The assessment of Riel as an individual contradicted because Beal and Macleod defined him as a religious person, then Flanagan suggested that he had asked for money from the government because he owed him (Brown, 1999). Hence, Flanagan portrayed Riel as a person that took advantage of his position and got a chance to benefit or solve his issues (Flanagan, 2000). All three accounts mention Lawrence Clarke informing the people that they would get shot if they questioned or followed up on their petition or demands.
The Trial of Riel
Riel had been a leader of western Canada that was against the government. Hence, the trial of Riel is a famous one in the history of Canada. Riel surrendered because the Canadian military contained and conquered the resistance movement. The ordeal happened in July 1885 and took five days. In the end, the accused was found guilty and executed by hanging.
Sprague gives a brief explanation of the events of the trial. The main idea is that the government had several controversies. Many of the people were determined to get rid of Riel. Some people would have spared Riel, but they chose not to because of the image and respect for the government. According to Sprague, some details lacked during the trials leading to controversies in the court. He believed that the government had taken over the land that belonged to the Metis (Sprague, 1988). Therefore, the trial was unjust in Sprague's opinion.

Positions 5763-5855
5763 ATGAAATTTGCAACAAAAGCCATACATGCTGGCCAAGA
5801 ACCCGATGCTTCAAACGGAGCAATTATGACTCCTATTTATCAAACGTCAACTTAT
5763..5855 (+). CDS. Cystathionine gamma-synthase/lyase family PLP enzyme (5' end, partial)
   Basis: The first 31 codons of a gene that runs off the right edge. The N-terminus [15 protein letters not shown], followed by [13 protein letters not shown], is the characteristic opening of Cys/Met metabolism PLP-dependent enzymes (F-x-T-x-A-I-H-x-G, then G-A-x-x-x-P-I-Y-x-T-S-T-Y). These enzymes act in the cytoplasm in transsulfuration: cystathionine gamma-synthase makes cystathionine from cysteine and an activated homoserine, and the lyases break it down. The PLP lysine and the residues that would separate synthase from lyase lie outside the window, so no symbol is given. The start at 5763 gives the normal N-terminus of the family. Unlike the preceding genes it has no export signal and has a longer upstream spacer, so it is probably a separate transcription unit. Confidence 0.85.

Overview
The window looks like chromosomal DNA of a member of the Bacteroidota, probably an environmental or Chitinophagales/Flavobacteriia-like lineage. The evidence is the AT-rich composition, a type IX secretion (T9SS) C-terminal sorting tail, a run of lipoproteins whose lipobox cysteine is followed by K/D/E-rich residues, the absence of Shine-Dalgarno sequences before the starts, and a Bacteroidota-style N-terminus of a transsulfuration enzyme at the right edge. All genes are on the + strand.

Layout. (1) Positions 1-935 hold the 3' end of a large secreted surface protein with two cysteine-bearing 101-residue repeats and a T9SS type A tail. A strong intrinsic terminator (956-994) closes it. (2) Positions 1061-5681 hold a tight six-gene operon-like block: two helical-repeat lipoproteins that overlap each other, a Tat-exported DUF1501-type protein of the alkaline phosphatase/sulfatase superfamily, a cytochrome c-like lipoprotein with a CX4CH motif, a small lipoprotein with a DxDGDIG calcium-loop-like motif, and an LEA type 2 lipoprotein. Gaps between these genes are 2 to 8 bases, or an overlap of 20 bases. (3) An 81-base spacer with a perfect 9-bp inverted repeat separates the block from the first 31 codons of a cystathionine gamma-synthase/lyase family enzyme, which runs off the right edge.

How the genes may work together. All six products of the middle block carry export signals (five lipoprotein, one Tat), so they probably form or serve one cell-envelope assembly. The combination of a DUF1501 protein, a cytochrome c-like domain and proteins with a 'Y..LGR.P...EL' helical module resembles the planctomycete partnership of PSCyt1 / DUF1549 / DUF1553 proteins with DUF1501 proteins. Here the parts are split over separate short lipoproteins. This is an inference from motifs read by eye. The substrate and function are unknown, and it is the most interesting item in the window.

The charge, according to Flanagan, was suitable, the venue was okay, and all the questions asked were proper. Flanagan felt like Riel took things in his hands and improperly handled them. The government had tried to help the people with their issues but they needed more time to be able to handle all the problems faced by the Metis. Therefore, the Metis were wrong to fight government officials instead of giving them time to accomplish their tasks and fulfill the demands (Flanagan, 2000).
There were many participants in the trial of Riel, as explained by Beal and Macleod (Bea & Macleod, 1984). There are similarities with Sprague's elaboration of the events. According to Beal and Macleod, the prosecution was orderly. Besides, there was a time where the public was allowed to communicate their opinions and thoughts about the case after the hearing. Afterward, there were assumptions and beliefs that the trial was one failure of the court and the justice system. Flanagan, Beal, and Macleod agreed that the conviction was said to be a failure of the judicial system or unjust (Beal & Macleod, 1984).
The accounts of the writers conclude that the people involved in the Northwest rebellion of 1885 failed to have peaceful solutions. There were many schemes and personal desi...